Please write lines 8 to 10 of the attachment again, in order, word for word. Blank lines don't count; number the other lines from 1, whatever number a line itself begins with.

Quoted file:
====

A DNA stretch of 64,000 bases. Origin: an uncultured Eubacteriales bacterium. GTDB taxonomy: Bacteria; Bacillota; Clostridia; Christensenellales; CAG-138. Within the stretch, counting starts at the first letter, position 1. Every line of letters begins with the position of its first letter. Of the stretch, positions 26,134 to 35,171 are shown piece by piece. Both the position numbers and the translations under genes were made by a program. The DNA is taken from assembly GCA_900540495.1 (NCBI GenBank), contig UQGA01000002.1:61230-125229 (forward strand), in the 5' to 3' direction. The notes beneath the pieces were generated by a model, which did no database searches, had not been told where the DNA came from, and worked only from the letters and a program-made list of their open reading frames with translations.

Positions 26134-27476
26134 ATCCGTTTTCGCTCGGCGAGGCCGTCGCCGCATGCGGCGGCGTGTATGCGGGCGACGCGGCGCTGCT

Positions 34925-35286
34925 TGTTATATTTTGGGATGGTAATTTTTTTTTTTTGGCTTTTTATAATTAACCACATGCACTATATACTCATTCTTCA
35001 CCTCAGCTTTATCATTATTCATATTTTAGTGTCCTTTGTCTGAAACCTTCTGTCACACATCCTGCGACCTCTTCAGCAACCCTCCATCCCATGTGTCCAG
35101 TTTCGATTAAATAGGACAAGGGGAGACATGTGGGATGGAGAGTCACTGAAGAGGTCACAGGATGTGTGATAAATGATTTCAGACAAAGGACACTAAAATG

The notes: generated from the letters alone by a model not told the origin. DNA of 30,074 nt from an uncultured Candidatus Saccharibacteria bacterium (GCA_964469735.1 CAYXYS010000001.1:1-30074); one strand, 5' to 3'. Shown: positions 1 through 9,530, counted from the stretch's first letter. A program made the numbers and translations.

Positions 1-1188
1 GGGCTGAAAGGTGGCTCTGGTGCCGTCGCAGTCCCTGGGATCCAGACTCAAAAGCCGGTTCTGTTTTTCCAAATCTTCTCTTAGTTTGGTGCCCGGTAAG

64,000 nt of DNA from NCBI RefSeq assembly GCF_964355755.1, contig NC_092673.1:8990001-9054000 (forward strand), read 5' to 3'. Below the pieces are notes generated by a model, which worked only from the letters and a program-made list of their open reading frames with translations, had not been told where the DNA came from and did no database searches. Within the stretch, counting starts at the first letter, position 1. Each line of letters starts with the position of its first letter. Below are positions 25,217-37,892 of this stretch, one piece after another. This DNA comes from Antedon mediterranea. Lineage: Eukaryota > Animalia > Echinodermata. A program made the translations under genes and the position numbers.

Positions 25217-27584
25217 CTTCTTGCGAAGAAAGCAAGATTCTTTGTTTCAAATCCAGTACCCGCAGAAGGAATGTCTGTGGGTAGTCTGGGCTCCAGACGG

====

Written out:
The notes: generated from the letters alone by a model not told the origin. DNA of 30,074 nt from an uncultured Candidatus Saccharibacteria bacterium (GCA_964469735.1 CAYXYS010000001.1:1-30074); one strand, 5' to 3'. Shown: positions 1 through 9,530, counted from the stretch's first letter. A program made the numbers and translations.

Positions 1-1188
1 GGGCTGAAAGGTGGCTCTGGTGCCGTCGCAGTCCCTGGGATCCAGACTCAAAAGCCGGTTCTGTTTTTCCAAATCTTCTCTTAGTTTGGTGCCCGGTAAG